Even in the aftermath of the Cambridge Analytica scandal, it’s a shocking study. The researchers studied every refugee attack in Germany over two years (3,335) and considered factors such as wealth, political views, and the number of hate crimes and refugees.
For every town and city, they found the same thing: higher-than-average Facebook use corresponded with more attacks on refugees. Specifically, where Facebook usage per capita was one standard deviation above the national average, attacks against refugees jumped by 50 percent.
The researchers say Facebook had a causal effect on violence against refugees. In other words, exposure to more anti-refugee sentiment on the platform made it more likely that people would commit acts of violence against refugees, as opposed to the correlation being due to some other factor, like social media being more prominent in areas where there were more refugees.
The Times reports that experts not involved in the study called the findings “credible” and “rigorous.”
The effect was attributed solely to Facebook, not the internet in general. During internet outages or distracting events, like major soccer tournaments, attacks against refugees actually went down.
Higher-than-average Facebook use corresponded with more attacks on refugees
Facebook declined to comment to the Times about the study, but did say, “Our approach on what is allowed on Facebook has evolved over time and continues to change as we learn from experts in the field.”
The researchers say they “do not claim that social media itself causes crimes against refugees out of thin air. In fact, hate crimes are likely to have many fundamental drivers; local differences in xenophobic ideology or a higher salience of immigrants are only two obvious examples.”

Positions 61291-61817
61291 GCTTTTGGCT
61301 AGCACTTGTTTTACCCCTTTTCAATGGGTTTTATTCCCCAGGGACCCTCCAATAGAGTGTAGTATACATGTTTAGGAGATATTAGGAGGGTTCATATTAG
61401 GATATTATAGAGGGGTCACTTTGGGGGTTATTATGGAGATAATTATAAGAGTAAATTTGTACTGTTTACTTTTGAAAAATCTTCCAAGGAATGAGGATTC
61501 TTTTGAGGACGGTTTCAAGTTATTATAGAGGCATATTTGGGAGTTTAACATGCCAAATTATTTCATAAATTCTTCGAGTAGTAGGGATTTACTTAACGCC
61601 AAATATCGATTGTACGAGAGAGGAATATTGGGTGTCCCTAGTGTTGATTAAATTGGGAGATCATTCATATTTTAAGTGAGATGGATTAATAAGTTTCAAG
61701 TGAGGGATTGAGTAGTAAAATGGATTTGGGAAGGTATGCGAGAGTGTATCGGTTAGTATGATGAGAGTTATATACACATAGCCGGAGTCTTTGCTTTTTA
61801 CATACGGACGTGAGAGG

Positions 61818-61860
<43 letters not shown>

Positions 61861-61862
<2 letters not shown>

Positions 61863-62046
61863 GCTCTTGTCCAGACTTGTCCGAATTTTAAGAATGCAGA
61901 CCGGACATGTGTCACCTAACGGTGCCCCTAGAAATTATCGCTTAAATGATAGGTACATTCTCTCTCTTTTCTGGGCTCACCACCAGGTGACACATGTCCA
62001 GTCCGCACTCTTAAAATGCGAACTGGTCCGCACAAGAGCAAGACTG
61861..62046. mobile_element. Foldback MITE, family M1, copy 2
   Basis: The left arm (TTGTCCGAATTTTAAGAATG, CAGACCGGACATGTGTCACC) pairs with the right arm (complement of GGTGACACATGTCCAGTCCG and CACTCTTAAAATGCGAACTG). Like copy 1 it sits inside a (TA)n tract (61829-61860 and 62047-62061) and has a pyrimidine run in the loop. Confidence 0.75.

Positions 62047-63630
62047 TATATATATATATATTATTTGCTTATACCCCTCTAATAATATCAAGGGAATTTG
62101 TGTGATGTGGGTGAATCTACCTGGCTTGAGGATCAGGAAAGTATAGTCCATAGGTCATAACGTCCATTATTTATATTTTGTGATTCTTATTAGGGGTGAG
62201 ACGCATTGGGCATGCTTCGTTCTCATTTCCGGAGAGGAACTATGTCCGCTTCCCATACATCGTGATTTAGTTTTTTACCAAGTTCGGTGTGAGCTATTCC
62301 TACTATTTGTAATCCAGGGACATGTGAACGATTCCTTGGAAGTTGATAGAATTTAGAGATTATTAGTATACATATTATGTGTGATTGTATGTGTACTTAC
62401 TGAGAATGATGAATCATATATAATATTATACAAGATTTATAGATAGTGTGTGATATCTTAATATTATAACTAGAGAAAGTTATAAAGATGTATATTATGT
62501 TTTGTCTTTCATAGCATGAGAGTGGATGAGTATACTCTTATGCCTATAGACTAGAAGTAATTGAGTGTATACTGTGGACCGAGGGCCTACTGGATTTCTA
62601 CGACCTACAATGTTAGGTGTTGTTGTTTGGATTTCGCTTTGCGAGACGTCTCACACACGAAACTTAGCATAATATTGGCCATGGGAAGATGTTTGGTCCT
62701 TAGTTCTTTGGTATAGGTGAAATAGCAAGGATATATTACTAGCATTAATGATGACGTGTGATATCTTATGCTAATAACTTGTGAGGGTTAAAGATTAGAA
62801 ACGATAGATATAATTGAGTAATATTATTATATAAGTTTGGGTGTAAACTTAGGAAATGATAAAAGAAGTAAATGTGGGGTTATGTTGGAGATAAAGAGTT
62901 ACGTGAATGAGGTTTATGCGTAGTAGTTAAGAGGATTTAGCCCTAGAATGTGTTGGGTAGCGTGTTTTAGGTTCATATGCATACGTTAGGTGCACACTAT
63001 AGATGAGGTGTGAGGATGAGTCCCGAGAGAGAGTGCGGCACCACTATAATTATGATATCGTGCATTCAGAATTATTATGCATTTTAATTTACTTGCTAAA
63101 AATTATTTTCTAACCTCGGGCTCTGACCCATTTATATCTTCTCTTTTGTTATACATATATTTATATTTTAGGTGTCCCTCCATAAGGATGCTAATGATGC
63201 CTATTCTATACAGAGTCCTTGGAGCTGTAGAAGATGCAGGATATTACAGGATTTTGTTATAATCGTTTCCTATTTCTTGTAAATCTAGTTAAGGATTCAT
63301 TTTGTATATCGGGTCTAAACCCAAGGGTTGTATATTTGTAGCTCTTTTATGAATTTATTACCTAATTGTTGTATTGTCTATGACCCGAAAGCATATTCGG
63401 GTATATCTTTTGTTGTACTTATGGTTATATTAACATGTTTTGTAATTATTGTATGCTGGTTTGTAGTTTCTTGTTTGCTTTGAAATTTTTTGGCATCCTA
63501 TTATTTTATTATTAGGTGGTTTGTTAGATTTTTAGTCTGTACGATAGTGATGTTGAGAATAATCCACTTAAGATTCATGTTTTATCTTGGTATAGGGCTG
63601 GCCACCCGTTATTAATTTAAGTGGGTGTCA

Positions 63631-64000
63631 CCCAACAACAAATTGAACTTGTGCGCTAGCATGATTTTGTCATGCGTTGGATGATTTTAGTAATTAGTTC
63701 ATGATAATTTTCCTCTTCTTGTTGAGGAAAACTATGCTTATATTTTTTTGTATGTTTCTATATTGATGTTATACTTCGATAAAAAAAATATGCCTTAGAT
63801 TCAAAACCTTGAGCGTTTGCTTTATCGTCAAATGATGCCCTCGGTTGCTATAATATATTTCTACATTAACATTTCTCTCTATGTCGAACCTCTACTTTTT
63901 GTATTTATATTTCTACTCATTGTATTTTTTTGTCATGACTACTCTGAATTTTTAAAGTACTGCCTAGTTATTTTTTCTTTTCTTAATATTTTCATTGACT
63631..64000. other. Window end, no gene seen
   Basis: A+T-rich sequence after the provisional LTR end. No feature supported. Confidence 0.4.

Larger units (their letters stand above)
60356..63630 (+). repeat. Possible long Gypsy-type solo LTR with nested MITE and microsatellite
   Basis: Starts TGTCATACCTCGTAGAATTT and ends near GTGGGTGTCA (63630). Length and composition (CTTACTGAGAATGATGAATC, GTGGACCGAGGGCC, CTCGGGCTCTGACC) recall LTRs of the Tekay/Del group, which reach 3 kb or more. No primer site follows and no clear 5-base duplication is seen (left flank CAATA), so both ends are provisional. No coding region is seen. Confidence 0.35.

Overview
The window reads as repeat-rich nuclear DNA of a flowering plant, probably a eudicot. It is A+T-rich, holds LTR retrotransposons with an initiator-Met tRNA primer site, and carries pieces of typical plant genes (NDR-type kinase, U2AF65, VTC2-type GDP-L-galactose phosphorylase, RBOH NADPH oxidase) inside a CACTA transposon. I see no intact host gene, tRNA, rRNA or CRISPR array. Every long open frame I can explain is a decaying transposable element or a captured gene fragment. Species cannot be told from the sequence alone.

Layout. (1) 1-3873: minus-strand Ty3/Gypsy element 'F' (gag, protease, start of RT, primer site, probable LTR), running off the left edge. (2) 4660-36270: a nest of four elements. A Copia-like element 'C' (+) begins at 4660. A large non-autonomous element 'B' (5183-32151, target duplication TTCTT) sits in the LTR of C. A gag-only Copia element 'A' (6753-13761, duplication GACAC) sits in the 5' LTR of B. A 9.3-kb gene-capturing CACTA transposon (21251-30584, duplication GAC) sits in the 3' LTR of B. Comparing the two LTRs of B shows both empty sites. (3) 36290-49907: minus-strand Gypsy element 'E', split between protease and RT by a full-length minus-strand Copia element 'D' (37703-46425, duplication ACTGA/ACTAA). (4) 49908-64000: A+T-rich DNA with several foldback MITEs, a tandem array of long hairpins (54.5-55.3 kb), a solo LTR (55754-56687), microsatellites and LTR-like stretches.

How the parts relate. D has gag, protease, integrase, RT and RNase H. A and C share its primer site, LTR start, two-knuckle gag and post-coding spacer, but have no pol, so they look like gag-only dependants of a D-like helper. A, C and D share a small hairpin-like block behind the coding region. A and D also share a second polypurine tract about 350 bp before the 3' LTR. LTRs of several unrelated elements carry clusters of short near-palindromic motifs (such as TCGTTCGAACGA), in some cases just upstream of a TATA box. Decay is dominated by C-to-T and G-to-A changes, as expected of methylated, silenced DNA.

But Facebook does create bubbles where a small number of hateful posters can make it seem like everyone is angry about immigrants, even in towns where most people are supportive of refugees. That can push people over the line to commit acts of violence.
As the Times put it, Facebook “isolates us from moderating voices or authority figures, siphons us into like-minded groups and, through its algorithm, promotes content that engages our base emotions.”
In that bubble, people can get a steady stream of racist content, and have their xenophobia reinforced by “likes” and supportive comments. Eventually, it might seem like of course taking action against immigrants is the right thing to do — even if your physical neighbors would be mortified by your actions.
This research comes on the tail of a University of Wisconsin–Madison study, reported by Pacific Standard, that found that Facebook users are less informed about politics than people who don’t use Facebook.
The reason for that? Possibly because Facebook users skim “political content rather than devoting much cognitive processing to it,” which may discourage them “from seeking news elsewhere, or from paying attention to the news in general.”
Political ignorance and xenophobia already existed before Facebook, of course. But it’s getting harder and harder to argue that Facebook isn’t making the problem worse.